The authors seem to assume that a learner's intelligence type is fixed, so that, for example, teachers have to find ways to present material one way to students with bodily-kinesthetic intelligence and another way to students with logical-mathematical intelligence, and then find ways to assess the two comparatively (p. 112). They envision "user networks" of parents, students, and so forth, sharing resources keyed to intelligence type (p. 138)—as if most parents or students have a clue about multiple intelligences theory!
Intelligence types are presented in the book as the sole customizing force that should drive prescriptive research design (pp. 167-170), when in fact far more sophisticated forms of customization are available and in use. Even more dubious is the notion that intelligence types and other key factors such as socioeconomic background can be easily captured in a unitary, agreed-upon scheme, and that the resulting approach should be institutionalized at the school level, rather than modularized within each school, or classroom, or learning experience.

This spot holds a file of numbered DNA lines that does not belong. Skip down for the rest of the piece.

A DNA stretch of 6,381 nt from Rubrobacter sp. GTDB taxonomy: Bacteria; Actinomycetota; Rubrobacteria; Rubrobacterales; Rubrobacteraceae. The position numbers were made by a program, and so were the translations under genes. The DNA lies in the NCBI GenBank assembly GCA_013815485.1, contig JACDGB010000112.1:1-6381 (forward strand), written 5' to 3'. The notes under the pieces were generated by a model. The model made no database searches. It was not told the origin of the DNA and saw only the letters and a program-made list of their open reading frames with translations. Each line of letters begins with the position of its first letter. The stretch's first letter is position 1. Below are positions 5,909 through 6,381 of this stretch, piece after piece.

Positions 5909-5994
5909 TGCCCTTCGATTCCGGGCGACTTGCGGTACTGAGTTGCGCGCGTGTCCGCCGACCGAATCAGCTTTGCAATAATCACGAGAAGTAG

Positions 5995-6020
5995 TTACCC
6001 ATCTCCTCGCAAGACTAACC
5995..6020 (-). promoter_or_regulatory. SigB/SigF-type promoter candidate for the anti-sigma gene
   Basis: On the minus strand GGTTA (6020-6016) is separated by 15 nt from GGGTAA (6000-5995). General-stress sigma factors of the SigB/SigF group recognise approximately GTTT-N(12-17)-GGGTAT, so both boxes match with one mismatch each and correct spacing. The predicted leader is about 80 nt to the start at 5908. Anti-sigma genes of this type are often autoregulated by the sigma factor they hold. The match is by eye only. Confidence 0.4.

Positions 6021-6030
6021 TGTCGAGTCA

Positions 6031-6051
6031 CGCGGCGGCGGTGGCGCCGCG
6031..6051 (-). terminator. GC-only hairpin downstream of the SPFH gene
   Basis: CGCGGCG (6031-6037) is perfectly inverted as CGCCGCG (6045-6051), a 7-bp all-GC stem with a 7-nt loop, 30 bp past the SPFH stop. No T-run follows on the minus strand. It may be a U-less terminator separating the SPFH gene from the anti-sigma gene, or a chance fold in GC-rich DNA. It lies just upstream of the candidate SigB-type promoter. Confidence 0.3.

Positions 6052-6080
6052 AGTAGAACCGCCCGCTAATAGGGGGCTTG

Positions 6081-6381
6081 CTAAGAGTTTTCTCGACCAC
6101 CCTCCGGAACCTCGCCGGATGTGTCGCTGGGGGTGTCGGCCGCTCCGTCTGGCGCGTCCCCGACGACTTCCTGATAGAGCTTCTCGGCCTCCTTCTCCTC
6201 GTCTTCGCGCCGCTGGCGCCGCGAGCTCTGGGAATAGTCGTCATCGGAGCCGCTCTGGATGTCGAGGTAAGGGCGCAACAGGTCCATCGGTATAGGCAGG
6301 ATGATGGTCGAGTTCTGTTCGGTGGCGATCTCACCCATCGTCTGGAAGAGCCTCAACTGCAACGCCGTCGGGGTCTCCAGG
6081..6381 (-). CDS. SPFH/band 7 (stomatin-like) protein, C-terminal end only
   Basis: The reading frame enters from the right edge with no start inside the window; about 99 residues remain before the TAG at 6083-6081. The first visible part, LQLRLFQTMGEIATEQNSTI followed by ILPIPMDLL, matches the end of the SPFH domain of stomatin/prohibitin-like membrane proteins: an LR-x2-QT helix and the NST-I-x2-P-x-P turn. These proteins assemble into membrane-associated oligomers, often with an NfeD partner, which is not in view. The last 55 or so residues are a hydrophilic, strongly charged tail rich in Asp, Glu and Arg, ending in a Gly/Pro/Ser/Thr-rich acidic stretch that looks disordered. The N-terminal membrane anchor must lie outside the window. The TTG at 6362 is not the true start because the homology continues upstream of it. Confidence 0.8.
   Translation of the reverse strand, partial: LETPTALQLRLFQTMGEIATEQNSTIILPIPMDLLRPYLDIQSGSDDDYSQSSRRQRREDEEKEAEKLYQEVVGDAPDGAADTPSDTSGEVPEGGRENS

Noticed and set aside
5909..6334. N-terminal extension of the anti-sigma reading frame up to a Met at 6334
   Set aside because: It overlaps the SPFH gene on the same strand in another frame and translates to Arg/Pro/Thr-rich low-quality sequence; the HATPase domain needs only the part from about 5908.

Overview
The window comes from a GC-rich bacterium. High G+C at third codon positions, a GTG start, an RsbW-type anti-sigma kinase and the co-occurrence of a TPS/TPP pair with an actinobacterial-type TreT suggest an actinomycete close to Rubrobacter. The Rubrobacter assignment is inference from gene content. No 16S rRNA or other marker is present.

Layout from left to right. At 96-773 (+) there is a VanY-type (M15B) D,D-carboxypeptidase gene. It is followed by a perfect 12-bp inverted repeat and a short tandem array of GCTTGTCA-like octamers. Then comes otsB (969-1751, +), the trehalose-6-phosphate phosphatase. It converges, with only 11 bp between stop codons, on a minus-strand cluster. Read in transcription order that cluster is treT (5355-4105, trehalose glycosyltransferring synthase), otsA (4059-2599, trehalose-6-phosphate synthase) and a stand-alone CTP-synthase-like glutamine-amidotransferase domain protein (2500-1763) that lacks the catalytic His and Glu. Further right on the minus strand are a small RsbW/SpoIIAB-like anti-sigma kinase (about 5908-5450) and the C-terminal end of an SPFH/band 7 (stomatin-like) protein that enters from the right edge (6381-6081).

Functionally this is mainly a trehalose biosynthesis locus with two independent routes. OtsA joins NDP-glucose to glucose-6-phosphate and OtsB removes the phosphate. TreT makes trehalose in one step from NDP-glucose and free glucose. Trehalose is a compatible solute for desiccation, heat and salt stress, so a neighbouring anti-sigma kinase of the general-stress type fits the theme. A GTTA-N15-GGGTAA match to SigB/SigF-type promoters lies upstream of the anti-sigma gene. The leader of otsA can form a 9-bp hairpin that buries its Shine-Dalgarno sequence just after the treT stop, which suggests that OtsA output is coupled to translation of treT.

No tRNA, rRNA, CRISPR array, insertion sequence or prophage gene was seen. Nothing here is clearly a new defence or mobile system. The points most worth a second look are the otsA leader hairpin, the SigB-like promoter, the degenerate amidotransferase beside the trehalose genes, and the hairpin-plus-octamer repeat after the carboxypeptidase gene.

The research solutions proposed by Disrupting Class also start out promising, but then go astray. The suggestion that educational research should focus on specific situations and "anomalies" rather than average tendencies (pp. 165-67) is sound and well-suited for action research. But the notion that education should produce a body of research which allows "people to predict with great certainty the results of actions" (p. 161) is not sound, nor is the call for "prescriptive research" (pp. 167-170).
While the underlying rational-scientific philosophical urge for clarity and certainty probably explains why Disrupting Class promotes randomized controlled trials (isn't randomization the very antithesis of customization?) as the preferred method for educational research, it flies in the face of what complexity theory is teaching us about complex adaptive systems such as education. "People are still arguing over and researching what the proper categories should be in this still nascent field of understanding how people think and learn" (pp. 164-165) . Exactly! Because it's complex and probably not amenable to resolution with certainty. More importantly, looking for prescriptive solutions seems to lead inexorably to standardized solutions rather than individualized ones, a trap which the authors have failed to avoid despite their best efforts.
What Will the Teachers Do?
Another disturbing undercurrent is a general disregard for the teacher's role in their proposed new world. Teachers are portrayed as "learning coaches and tutors" who give "personalized attention" (pp. 106-07). Sounds fine so far, but look more closely: they will "mentor and motivate [students] through the learning" and "provide individual assistance that is complementary to the learning model each student is using" (p. 107).